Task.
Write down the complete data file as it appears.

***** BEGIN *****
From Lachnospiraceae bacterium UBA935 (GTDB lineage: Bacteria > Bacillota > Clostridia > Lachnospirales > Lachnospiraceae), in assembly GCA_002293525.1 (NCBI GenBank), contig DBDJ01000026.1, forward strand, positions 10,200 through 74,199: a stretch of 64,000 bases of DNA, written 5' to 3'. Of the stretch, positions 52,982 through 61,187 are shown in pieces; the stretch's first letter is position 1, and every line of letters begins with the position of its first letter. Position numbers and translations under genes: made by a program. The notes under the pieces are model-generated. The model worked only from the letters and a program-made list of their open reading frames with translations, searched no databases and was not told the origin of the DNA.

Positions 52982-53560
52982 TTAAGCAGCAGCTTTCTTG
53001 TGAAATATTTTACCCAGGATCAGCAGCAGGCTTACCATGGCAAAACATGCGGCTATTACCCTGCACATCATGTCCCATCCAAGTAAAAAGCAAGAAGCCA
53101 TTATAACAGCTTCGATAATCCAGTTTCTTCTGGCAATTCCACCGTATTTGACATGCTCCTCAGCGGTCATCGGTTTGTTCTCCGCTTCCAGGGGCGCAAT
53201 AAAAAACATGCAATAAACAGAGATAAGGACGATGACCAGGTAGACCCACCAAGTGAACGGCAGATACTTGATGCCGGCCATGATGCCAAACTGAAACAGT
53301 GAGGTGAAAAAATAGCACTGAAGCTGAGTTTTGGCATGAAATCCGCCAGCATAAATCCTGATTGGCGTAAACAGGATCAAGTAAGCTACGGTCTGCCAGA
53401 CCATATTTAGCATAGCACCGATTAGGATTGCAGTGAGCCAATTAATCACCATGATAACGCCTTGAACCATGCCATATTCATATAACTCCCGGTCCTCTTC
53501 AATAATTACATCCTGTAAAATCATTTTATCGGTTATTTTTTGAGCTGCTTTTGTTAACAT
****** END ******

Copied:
From Lachnospiraceae bacterium UBA935 (GTDB lineage: Bacteria > Bacillota > Clostridia > Lachnospirales > Lachnospiraceae), in assembly GCA_002293525.1 (NCBI GenBank), contig DBDJ01000026.1, forward strand, positions 10,200 through 74,199: a stretch of 64,000 bases of DNA, written 5' to 3'. Of the stretch, positions 52,982 through 61,187 are shown in pieces; the stretch's first letter is position 1, and every line of letters begins with the position of its first letter. Position numbers and translations under genes: made by a program. The notes under the pieces are model-generated. The model worked only from the letters and a program-made list of their open reading frames with translations, searched no databases and was not told the origin of the DNA.

Positions 52982-53560
52982 TTAAGCAGCAGCTTTCTTG
53001 TGAAATATTTTACCCAGGATCAGCAGCAGGCTTACCATGGCAAAACATGCGGCTATTACCCTGCACATCATGTCCCATCCAAGTAAAAAGCAAGAAGCCA
53101 TTATAACAGCTTCGATAATCCAGTTTCTTCTGGCAATTCCACCGTATTTGACATGCTCCTCAGCGGTCATCGGTTTGTTCTCCGCTTCCAGGGGCGCAAT
53201 AAAAAACATGCAATAAACAGAGATAAGGACGATGACCAGGTAGACCCACCAAGTGAACGGCAGATACTTGATGCCGGCCATGATGCCAAACTGAAACAGT
53301 GAGGTGAAAAAATAGCACTGAAGCTGAGTTTTGGCATGAAATCCGCCAGCATAAATCCTGATTGGCGTAAACAGGATCAAGTAAGCTACGGTCTGCCAGA
53401 CCATATTTAGCATAGCACCGATTAGGATTGCAGTGAGCCAATTAATCACCATGATAACGCCTTGAACCATGCCATATTCATATAACTCCCGGTCCTCTTC
53501 AATAATTACATCCTGTAAAATCATTTTATCGGTTATTTTTTGAGCTGCTTTTGTTAACAT